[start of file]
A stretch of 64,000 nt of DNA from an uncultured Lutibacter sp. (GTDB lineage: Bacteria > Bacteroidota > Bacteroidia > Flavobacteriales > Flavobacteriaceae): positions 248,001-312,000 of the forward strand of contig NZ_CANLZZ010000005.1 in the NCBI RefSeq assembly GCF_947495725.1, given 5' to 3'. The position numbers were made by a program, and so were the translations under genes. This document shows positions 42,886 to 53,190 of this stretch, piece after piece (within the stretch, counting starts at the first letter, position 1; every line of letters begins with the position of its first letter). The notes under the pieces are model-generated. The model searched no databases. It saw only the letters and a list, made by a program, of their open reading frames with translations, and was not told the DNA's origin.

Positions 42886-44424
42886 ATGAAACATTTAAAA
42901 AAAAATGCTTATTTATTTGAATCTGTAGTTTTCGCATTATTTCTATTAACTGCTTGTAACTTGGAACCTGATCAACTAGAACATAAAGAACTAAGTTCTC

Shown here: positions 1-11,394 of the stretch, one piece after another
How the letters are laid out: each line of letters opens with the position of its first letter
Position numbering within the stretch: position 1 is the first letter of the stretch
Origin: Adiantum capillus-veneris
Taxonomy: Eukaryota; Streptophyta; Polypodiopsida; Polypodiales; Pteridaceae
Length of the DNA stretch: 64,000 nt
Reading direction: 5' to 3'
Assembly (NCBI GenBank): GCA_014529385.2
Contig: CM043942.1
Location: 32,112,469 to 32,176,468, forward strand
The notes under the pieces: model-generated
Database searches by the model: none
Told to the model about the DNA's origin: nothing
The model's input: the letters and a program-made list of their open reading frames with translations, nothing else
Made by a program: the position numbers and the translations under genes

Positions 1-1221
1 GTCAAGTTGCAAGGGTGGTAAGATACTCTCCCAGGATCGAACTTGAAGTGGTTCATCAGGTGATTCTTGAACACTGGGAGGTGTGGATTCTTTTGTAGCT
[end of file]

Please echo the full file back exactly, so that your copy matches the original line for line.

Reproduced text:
A stretch of 64,000 nt of DNA from an uncultured Lutibacter sp. (GTDB lineage: Bacteria > Bacteroidota > Bacteroidia > Flavobacteriales > Flavobacteriaceae): positions 248,001-312,000 of the forward strand of contig NZ_CANLZZ010000005.1 in the NCBI RefSeq assembly GCF_947495725.1, given 5' to 3'. The position numbers were made by a program, and so were the translations under genes. This document shows positions 42,886 to 53,190 of this stretch, piece after piece (within the stretch, counting starts at the first letter, position 1; every line of letters begins with the position of its first letter). The notes under the pieces are model-generated. The model searched no databases. It saw only the letters and a list, made by a program, of their open reading frames with translations, and was not told the DNA's origin.

Positions 42886-44424
42886 ATGAAACATTTAAAA
42901 AAAAATGCTTATTTATTTGAATCTGTAGTTTTCGCATTATTTCTATTAACTGCTTGTAACTTGGAACCTGATCAACTAGAACATAAAGAACTAAGTTCTC

Shown here: positions 1-11,394 of the stretch, one piece after another
How the letters are laid out: each line of letters opens with the position of its first letter
Position numbering within the stretch: position 1 is the first letter of the stretch
Origin: Adiantum capillus-veneris
Taxonomy: Eukaryota; Streptophyta; Polypodiopsida; Polypodiales; Pteridaceae
Length of the DNA stretch: 64,000 nt
Reading direction: 5' to 3'
Assembly (NCBI GenBank): GCA_014529385.2
Contig: CM043942.1
Location: 32,112,469 to 32,176,468, forward strand
The notes under the pieces: model-generated
Database searches by the model: none
Told to the model about the DNA's origin: nothing
The model's input: the letters and a program-made list of their open reading frames with translations, nothing else
Made by a program: the position numbers and the translations under genes

Positions 1-1221
1 GTCAAGTTGCAAGGGTGGTAAGATACTCTCCCAGGATCGAACTTGAAGTGGTTCATCAGGTGATTCTTGAACACTGGGAGGTGTGGATTCTTTTGTAGCT